Sorry about that tangent… As you can tell I was pretty drunk by the time Dead Man Fall took to the stage, adding a few pints and shots at the church bar to my skinful of vodka previously consumed. The notes in my notepad blur into a hieroglyphic sprawl and the room spins geocentrically, I slump against the wall and take stock of my physical ability to stand, which isn’t good…
Before I get started with the review I want to tell you about The Ranzas, first off they’re from Ayrshire and consider themselves to be “Rock ‘n’ Roll baby” the band is made up of Lyle Kennedy on Vocals, Connor Adam on Guitar, James Mulholland on Guitar, Murray Brough on Bass and Julie Dunabie on Drums. So that’s just a little about the band, I’m also going to try and chase them up for an Interview so keep an eye out for that in the future as well!
It's that time again folks, time for us to get you a new selections of music to mull over from our hugely talented bunch of registered acts over at NHC! The theme for our third chart was a simple one, all we wanted was a catchy chorus, something to absent mindedly whistle while perusing the supermarket shelves, or sing aloud with the wrong words while showering.
Nhc's resident guitar geek Martin McCann gets the lowdown on his set up and finds out what he has been using both in the studio and live recently.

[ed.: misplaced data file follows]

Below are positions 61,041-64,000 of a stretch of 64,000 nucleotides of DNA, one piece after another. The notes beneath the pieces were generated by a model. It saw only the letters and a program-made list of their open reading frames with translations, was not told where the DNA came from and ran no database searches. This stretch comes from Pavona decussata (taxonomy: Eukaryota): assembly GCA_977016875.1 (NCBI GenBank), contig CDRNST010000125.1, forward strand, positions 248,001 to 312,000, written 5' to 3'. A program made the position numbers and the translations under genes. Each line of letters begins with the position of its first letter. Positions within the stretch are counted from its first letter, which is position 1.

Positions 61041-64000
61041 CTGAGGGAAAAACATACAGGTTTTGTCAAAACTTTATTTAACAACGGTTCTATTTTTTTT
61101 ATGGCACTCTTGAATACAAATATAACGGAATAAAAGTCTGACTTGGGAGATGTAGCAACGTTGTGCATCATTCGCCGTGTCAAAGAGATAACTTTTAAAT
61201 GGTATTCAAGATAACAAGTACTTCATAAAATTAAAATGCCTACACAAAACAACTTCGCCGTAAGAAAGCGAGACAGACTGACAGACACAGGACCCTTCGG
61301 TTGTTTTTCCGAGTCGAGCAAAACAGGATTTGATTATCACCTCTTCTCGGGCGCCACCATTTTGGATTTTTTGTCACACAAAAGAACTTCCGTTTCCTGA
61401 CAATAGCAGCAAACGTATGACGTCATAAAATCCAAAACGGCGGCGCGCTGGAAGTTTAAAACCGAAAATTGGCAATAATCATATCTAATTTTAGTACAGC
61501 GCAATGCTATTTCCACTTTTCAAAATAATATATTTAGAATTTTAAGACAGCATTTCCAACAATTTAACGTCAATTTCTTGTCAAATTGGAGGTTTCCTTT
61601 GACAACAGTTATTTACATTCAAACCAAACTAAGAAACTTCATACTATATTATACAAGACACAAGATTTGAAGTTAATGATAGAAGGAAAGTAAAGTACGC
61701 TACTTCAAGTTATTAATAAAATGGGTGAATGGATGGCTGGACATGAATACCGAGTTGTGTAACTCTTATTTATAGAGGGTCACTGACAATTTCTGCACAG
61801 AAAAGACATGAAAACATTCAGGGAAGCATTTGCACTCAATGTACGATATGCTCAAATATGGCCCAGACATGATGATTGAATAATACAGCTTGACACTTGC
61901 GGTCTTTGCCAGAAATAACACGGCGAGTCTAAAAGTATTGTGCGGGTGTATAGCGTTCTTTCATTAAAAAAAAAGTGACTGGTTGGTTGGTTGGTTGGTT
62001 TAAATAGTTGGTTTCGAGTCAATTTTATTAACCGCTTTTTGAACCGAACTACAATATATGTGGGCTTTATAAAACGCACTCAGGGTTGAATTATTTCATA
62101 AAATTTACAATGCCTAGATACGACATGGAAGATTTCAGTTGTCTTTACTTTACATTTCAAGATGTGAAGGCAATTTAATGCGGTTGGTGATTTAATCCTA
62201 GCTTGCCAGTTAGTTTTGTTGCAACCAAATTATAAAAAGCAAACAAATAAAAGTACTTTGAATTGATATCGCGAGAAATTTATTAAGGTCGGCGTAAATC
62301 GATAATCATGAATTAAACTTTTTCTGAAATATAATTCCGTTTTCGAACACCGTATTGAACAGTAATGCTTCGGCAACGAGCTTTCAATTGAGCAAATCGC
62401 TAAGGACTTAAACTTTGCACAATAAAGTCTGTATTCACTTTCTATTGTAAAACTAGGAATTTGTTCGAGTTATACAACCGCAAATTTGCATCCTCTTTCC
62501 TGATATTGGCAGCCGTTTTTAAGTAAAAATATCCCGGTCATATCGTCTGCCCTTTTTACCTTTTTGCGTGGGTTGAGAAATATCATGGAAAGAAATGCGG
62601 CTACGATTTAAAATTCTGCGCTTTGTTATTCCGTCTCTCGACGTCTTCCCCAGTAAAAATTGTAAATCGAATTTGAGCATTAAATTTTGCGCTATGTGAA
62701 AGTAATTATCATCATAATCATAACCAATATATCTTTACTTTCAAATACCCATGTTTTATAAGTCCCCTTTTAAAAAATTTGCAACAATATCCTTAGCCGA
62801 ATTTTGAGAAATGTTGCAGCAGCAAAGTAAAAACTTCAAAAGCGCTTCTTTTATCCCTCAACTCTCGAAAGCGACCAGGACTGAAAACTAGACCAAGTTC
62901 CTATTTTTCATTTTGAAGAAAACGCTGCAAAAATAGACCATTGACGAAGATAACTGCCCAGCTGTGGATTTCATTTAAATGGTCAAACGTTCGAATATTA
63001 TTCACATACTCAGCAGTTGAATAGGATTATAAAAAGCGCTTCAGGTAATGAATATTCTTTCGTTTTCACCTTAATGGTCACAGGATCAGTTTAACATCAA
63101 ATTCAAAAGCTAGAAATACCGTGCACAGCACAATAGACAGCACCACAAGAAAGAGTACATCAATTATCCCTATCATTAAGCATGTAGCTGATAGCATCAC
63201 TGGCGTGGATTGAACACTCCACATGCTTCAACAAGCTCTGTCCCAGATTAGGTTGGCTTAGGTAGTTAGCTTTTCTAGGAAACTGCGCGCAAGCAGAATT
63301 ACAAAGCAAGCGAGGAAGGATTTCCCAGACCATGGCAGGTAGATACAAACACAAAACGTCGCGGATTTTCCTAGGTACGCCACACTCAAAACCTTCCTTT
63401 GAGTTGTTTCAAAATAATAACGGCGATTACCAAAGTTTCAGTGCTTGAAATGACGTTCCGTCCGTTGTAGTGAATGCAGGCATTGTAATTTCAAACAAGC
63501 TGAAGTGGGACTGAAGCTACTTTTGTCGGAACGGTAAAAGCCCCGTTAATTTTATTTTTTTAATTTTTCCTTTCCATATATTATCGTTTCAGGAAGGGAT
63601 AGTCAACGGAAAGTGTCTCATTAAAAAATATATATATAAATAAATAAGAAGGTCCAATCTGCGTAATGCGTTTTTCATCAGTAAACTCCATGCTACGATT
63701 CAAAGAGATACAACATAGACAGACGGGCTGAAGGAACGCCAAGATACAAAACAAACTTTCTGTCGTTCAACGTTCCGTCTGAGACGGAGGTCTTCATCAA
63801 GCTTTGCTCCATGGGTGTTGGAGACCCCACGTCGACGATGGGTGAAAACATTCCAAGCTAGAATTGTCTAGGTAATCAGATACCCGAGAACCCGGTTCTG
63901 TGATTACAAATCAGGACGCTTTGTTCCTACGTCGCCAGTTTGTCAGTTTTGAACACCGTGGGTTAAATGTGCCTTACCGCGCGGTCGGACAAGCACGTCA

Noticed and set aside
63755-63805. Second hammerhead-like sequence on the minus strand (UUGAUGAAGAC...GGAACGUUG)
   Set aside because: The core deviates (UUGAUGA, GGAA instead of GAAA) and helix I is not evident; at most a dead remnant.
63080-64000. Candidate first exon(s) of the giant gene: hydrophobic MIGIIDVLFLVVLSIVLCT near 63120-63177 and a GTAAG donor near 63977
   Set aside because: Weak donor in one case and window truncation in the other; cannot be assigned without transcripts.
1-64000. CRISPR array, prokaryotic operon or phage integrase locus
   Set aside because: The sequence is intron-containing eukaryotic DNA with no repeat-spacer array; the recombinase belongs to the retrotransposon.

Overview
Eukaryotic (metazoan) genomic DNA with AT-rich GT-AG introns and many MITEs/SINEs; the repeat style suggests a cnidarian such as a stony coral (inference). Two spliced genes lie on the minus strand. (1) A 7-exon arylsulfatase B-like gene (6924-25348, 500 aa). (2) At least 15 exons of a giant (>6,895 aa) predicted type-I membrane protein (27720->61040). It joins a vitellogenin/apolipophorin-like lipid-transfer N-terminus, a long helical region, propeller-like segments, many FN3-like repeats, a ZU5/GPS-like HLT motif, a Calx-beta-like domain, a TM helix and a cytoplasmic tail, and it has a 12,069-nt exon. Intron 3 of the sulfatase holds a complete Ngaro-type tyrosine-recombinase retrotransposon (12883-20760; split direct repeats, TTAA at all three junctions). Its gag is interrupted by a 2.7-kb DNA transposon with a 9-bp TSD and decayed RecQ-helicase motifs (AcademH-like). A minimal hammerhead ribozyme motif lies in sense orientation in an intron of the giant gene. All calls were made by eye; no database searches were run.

WARNING - this article may be steeped in guitar geekiness, proceed with caution!
The Howling Lords are mostly a two piece band, but sometimes not. Let's see what Felix uses and how he fills up the space when it's just him and drummer Jens.
Felix, can you tell us about the howling lords and a bit about how it came about. Also what got you started on guitar and a little about your music journeys this far.
As for the band forming, Jens and I have known each other since we where kids but didn't start playing together till we where in our 20's. We played in a few bands but they didn't last long. I started getting in to blues and started singing and writing stuff. After a while I took it to Jens and we started putting things together. By the start of 2016 we had 4 songs together and we did a live session at wee Studio and that was our start.
Tools of the trade - tell us about your favourite guitars, the one you go to first. What do you like about it above all others. And any close seconds, don't spare the details. And I'm sure there were some that got away, is there any you regret losing for whatever reason?
My go-to is my 95 fender strat, it just plays great for me and my playing, my second is either my 2004 strat or my Gretsch Electromatic for a very different reason, the Gretsch is great for chords and open tunings!
These go to 11 - what's your choice for amplification and given the chance what would be your ideal rig for live shows or playing at home. Do you need a specific type (heads or combos) or can you make anything work for you? What's your thoughts on the latest amp modeling options - do you think it will retire the old classics? And as a duo, do you use anything specific to maximise your sound?
I don’t think modelling will ever replace the classics. The main amp that l use is my vox ac 30. I sometimes run a fender front man with it, if it's willing to work. When we are recording, it tends to be a selmer treble 'n bass 50 or Marshal JTM 45.